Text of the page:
|• Arabic||كفر قود|
|• Also spelled||Kafr Qad (official)|
|• Type||Village council|
|Name meaning||The village of Qud|
Kafr Qud (Arabic: كفر قود, also spelled Kafr Qad) is a Palestinian village in the Jenin Governorate in the northern West Bank, located west of Jenin. According to the Palestinian Central Bureau of Statistics (PCBS) census, it had a population of 1,143 in 2007.
Kafr Qud, like the rest of Palestine, was incorporated into the Ottoman Empire in 1517, and in the census of 1596, the village appeared as "Kafr Qud" in the nahiya of Jabal Sami in the liwa of Nablus. It had a population of 19 households and 5 bachelors, all Muslim. Taxes were paid on wheat, barley, summer crops, olive trees, occasional revenues, goats and beehives.
Edward Robinson identified Kafr Qud with "Caparcotia" when he passed by on June, 1838. On 14 June 1870 Victor Guérin noted that Kafr Qud was "hidden in the mountains with groves of olives and fig trees ... and very probably the place is Caparcotani of Ptolemy and the Peutinger map." He estimated the population to be 300. In 1882 Kafr Qud was described as a "good-sized village in a recess among the hills" in the Palestine Exploration Fund's Survey of Western Palestine.
In the 1922 census of Palestine, conducted by the British Mandate authorities, Kufr Qud had a population of 161; 153 Muslims and 8 Christians, where the Christians were all Orthodox. This was almost unchanged in the 1931 census, when Kafr Qud had 41 occupied houses and a population of 162; 9 Christians and the rest Muslim.
In 1945 the population was 250; 240 Muslims and 10 Christians, with 5463 dunams of land, according to an official land and population survey. 908 dunams were used for plantations and irrigable land, 2,170 dunams for cereals, while 14 dunams were built-up (urban) land.
Kafr Qud is situated in the northern Dothan Valley on narrow ravine below the Jabal Shibli mountain to the north. It has an average elevation of 330 meters above sea level. The Bir al-Balad (also known as "Bir Kafr Qud") spring inside the village serves as the closest source of water. It is located south of the road connecting al-Hashimiya with Jenin, and nearby localities include the former to the northwest, Kufeirit to the southwest, al-Manshiyya to the south and Burqin to the east.
The ancient site in the middle of Kafr Qud is small and surrounded by a gully near the Bir al-Balad spring. Most of the modern housing was built east of the site, although ancient building material is highly present in some walls. In 1979 the built-up area of the village amounted to roughly 15 dunams.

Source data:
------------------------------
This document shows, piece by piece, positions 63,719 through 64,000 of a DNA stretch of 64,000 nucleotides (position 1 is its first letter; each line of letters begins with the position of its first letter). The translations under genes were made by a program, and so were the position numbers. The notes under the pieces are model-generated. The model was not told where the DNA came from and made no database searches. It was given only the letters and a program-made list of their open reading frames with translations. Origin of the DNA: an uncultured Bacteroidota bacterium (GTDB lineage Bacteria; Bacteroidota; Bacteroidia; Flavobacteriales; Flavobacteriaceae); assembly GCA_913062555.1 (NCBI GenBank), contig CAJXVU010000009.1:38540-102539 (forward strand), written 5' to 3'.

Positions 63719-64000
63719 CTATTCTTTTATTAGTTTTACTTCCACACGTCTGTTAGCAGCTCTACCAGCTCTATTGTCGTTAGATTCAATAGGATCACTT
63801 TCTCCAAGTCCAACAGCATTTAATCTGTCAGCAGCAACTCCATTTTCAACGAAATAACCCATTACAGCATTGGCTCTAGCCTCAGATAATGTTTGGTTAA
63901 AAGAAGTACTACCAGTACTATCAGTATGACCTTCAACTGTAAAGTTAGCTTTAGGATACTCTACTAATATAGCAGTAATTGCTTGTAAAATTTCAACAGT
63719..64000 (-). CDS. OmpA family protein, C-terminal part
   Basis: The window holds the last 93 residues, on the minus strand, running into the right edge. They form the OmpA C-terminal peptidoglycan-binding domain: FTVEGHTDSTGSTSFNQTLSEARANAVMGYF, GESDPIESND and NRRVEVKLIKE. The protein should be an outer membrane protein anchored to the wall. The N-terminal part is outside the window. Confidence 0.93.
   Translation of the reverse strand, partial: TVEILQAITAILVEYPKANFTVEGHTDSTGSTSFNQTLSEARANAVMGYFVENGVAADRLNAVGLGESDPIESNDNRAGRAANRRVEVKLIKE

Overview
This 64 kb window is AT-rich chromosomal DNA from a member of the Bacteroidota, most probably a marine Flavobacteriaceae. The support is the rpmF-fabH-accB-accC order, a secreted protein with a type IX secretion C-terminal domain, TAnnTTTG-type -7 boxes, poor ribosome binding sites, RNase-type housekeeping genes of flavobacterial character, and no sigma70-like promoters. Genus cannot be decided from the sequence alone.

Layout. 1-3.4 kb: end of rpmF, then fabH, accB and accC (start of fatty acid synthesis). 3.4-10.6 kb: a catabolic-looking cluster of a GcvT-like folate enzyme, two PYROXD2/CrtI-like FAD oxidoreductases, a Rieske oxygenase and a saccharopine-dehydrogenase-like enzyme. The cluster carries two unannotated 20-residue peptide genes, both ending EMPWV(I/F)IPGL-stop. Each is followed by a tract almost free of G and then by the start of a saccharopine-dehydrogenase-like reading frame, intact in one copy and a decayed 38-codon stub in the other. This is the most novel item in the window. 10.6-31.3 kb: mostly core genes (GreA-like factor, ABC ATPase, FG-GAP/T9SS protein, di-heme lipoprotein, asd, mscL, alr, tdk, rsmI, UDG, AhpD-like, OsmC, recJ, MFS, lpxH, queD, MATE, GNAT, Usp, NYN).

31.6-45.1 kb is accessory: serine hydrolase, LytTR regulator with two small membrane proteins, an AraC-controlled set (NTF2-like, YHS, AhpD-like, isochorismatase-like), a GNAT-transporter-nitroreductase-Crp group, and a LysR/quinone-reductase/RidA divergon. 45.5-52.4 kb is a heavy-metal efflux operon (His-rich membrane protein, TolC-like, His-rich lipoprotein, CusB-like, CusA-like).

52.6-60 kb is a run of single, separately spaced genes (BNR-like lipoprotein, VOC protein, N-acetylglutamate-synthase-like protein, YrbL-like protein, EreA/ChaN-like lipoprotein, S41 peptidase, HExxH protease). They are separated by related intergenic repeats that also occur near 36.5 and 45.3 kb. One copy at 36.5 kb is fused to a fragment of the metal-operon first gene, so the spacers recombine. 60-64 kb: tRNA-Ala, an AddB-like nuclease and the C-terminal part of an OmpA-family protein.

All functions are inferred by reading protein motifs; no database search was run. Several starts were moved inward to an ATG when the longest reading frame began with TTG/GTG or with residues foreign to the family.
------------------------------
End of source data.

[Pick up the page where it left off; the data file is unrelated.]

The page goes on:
- Palmer, 1881, p. 147
- 2007 PCBS Census. Palestinian Central Bureau of Statistics. p. 105.
- Dauphin, 1998, p. 751
- Hütteroth and Abdulfattah, 1977, p. 128.
- Zertal, 2004, p. 99
- Robinson and Smith, 1841, vol 3, p. 158
- Robinson, 1856, p. 121
- Guerin, 1875, p. 224
- Conder and Kitchener, 1882, SWP II, p. 47
- Zertal, 2004, p. 100
- Barron, 1923, Table IX, Sub-district of Jenin, p. 30
- Barron, 1923, Table XV, p. 47
- Mills, 1932, p. 70
- Department of Statistics, 1945, p. 16
- Government of Palestine, Department of Statistics. Village Statistics, April, 1945. Quoted in Hadawi, 1970, p. 54
- Government of Palestine, Department of Statistics. Village Statistics, April, 1945. Quoted in Hadawi, 1970, p. 99
- Government of Palestine, Department of Statistics. Village Statistics, April, 1945. Quoted in Hadawi, 1970, p. 149
|Wikimedia Commons has media related to Kafr Qud.|
- Barron, J. B., ed. (1923). Palestine: Report and General Abstracts of the Census of 1922. Government of Palestine.
- Conder, Claude Reignier; Kitchener, H. H. (1882). The Survey of Western Palestine: Memoirs of the Topography, Orography, Hydrography, and Archaeology 2. London: Committee of the Palestine Exploration Fund.
- Dauphin, Claudine (1998). La Palestine byzantine, Peuplement et Populations. BAR International Series 726 (in French). III : Catalogue. Oxford: Archeopress. ISBN 0-860549-05-4.
- Department of Statistics (1945). Village Statistics, April, 1945. Government of Palestine.
- Guérin, Victor (1875). Description Géographique Historique et Archéologique de la Palestine (in French). 2: Samarie, pt. 2. Paris: L'Imprimerie Nationale.
- Hadawi, Sami (1970). Village Statistics of 1945: A Classification of Land and Area ownership in Palestine. Palestine Liberation Organization Research Center.
- Hütteroth, Wolf-Dieter; Abdulfattah, Kamal (1977). Historical Geography of Palestine, Transjordan and Southern Syria in the Late 16th Century. Erlanger Geographische Arbeiten, Sonderband 5. Erlangen, Germany: Vorstand der Fränkischen Geographischen Gesellschaft. ISBN 3-920405-41-2.
- Mills, E., ed. (1932). Census of Palestine 1931. Population of Villages, Towns and Administrative Areas (PDF). Jerusalem: Government of Palestine.
- Palmer, E. H. (1881). The Survey of Western Palestine: Arabic and English Name Lists Collected During the Survey by Lieutenants Conder and Kitchener, R. E. Transliterated and Explained by E.H. Palmer. Committee of the Palestine Exploration Fund.
- Robinson, Edward; Smith, Eli (1841). Biblical Researches in Palestine, Mount Sinai and Arabia Petraea: A Journal of Travels in the year 1838 3. Boston: Crocker & Brewster.
- Zertal, Adam (2004). The Manasseh Hill Country Survey 1. Boston: BRILL. ISBN 9004137564.